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Wednesday, July 13, 2011

The Magicians - Lev Grossman

Lev Grossman's The Magicians has engendered no small amount of vitriol since its release two years ago.  I'm not sure there's been a more divisive book released in recent memory.  Most of the negative comments seem to hover around the the novel's bleakness and the notion that it's extremely derivative.  Strangely enough, that's why I like it.  Grossman has taken the young adult fantasy genre, poked it with a stick, and then told a darkly beautiful coming of age story within that framework.

Quentin Coldwater is a brilliant and depressed high school senior. He's secretly obsessed with a series of fantasy novels he read as a kid, about the adventures of five children in a magical land called Fillory. Compared to Fillory, everything else is listless. As it turns out, Quentin is one of the few born with a talent for magic and is chosen to become a student at a prestigious (just ask them!) magical university in upstate New York, where he receives a rigorous education in sorcery. He also discovers all the other things people learn in college: sex, alcohol, and boredom. But magic doesn't bring the happiness and adventure Quentin thought it would.  Then he makes a stunning discovery: Fillory is real.

First of all, Fillory is Narnia.  It's not even derivational - it just is.  Quentin's college is a university level Hogwarts.  Alice is Hermione (kinda).  Eliot is a gay Ron (kinda).  There are references to almost every young adult fantasy novel of any repute.  Many of Grossman's critics have called this derivative.  I call it intentionally subversive.  He doesn't twist the genre tropes so much as he uses them didactically.  The result is that there's nothing remotely young adult about this novel.  Yes, he uses a young adult frame work, but the thematic underpinnings are adult.

So adult that most of Magicians is disturbingly depressing.  There's very little happiness for any of Grossman's characters.  It's raw and real in a way that is so divorced from traditional fantasy.  Even Quentin's study of magic is benign.  In that way, I get why people pushed back on it.  To someone looking for a more adult Harry Potter (as the book was often advertised) there is going to be some intense dissatisfaction.  Unlike Harry Potter, where magic and "fantasy" are the point, Magicians uses these things as a thematic device to deliver a message - life is hard, even when it should be easy.

Quentin is nearly a nihilist.  He is a vortex of woe-is-me at a school full of tortured teenagers who until they became magicians were socially awkward and painfully excluded.  What Grossman is trying to do it well summed up by Quentin's professor.  He said:
"Most people carry that pain around inside them their whole lives, until they kill the pain by others means, or until it kills them.  But you, my friends, you found another way: a way to use the pain.  To burn it as fuel, for light and warmth.  You have learned to break the world that has tried to break you."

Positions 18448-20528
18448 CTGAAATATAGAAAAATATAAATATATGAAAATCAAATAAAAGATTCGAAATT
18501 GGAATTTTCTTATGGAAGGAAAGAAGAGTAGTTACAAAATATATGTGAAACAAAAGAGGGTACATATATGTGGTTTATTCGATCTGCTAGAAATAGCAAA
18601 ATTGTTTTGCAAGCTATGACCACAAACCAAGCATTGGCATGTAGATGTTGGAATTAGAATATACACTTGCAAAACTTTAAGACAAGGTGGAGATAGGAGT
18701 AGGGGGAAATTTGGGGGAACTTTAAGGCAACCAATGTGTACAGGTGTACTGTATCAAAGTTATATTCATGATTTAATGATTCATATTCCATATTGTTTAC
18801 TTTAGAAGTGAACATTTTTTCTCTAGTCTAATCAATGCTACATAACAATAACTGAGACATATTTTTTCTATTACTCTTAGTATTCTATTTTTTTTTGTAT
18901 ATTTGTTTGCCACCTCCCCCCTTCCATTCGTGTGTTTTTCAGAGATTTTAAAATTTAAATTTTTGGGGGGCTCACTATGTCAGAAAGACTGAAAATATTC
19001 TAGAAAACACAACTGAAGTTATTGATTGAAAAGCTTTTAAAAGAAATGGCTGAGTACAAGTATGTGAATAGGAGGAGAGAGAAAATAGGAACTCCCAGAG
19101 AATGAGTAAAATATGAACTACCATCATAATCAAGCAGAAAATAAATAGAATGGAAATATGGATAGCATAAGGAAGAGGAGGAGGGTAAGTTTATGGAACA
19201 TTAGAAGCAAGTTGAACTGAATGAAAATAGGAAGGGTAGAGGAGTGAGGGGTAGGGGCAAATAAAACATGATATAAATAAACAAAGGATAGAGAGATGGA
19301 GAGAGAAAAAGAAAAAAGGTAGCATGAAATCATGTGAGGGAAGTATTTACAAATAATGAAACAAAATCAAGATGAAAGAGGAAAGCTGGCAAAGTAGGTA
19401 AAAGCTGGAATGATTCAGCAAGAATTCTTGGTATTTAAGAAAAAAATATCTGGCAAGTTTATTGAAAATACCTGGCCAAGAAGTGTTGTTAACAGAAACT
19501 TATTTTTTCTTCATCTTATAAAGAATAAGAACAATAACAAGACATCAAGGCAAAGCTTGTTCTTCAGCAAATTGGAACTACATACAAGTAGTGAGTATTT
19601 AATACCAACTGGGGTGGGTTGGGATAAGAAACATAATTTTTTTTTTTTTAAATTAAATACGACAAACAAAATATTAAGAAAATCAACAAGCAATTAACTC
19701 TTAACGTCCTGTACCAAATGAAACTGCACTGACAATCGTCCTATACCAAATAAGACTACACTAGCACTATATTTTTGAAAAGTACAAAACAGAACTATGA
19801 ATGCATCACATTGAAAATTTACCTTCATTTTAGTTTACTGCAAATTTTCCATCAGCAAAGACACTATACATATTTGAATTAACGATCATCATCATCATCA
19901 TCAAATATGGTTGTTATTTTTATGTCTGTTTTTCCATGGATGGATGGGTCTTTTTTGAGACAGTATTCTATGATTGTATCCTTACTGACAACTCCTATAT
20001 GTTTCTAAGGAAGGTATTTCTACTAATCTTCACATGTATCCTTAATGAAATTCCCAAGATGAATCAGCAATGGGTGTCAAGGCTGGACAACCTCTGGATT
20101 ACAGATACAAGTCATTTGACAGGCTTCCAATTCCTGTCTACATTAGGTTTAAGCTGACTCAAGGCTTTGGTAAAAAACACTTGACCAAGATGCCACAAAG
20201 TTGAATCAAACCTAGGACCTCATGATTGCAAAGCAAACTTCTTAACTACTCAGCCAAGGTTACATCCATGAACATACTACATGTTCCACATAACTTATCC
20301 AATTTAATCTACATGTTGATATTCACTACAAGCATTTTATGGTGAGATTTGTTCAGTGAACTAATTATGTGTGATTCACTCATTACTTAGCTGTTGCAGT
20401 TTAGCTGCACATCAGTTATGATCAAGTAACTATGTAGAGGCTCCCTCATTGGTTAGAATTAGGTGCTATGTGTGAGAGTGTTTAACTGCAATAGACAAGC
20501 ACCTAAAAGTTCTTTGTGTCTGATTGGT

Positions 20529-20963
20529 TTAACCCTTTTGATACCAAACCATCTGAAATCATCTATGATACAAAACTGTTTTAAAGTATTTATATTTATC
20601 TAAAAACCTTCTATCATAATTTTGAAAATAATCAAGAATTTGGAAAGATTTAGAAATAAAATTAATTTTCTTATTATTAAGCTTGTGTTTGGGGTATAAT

Quentin, carrying this pain around is looking for an escape.  Go to any fantasy message board right now and ask, "Why do you read fantasy?"  The common answer is - escapism.  That's what fantasy is all about (or at least, was about).  Quentin wants to be able to turn the page and go away.  He keeps chasing a carrot for what will make him happy instead of recognizing what makes him unhappy.  When magic isn't enough, he tries love and then ultimately he pins all his hopes on Fillory - a magical land imagined in his youth.  Want to guess how that works out?  I guess I'm saying Quentin is a metaphor for fantasy readers.  He wants to escape so he throws himself into one new adventure after another.  Instead of escaping he just ends up ignoring everything around him.  Hmm, now I feel kind of insulted?

That's not to say that the novel doesn't have some "bright" spots.  Most of these are moments of comedy when one character or another uses some cultural reference to great effect.  As a fan of a few on-line shooting games in my youth, I couldn't help but blow milk out of my nose when I read:
"Or we're in some kind of really high-tech multiplayer video game." He snapped his fingers. "So that's why Eliot's always humping my corpse."
These moments are fairly frequent, especially later in the novel once Quentin and his "party" go on a dungeon crawl reminiscent (again, intentionally) of a misguided D&D session with a power tripping dungeon master.

And that's the rub, isn't it? The novel knows it's borrowing, bastardizing, and in some cases copying what's come before in an effort to parody it.  This clearly puts off readers that aren't invested enough in the genre to enjoy what Grossman is doing or are looking for the notion of escapism he's lampooning.

Despite all of the games Grossman is playing, the heart of the story is the coming of age tale and a tragic love story.  If he removed all the fantasy elements, the novel still has a fairly compelling story - albeit not remotely something the typical fantasy reader would be interested in.  If I had to classify all the fantasy novels ever written into "beginners, intermediate, and advanced" categories.  The Magicians would be decidedly placed in the latter.  Not because it's a difficult novel.  Grossman writes an eminently readable book.  But it's a novel written to and about fantasy readers , but not necessarily for them.

Even with my enjoyment of The Magicians I'm a little concerned about his sequel due out next month.  This novel stands on its own, but it only stands up because of the thematic game Grossman played.  To use the same trick of subverting the genre would leave me feeling cold.  Still, I enjoyed the first novel so much that I can't help but look forward to the second.  Color me cautiously optimistic.

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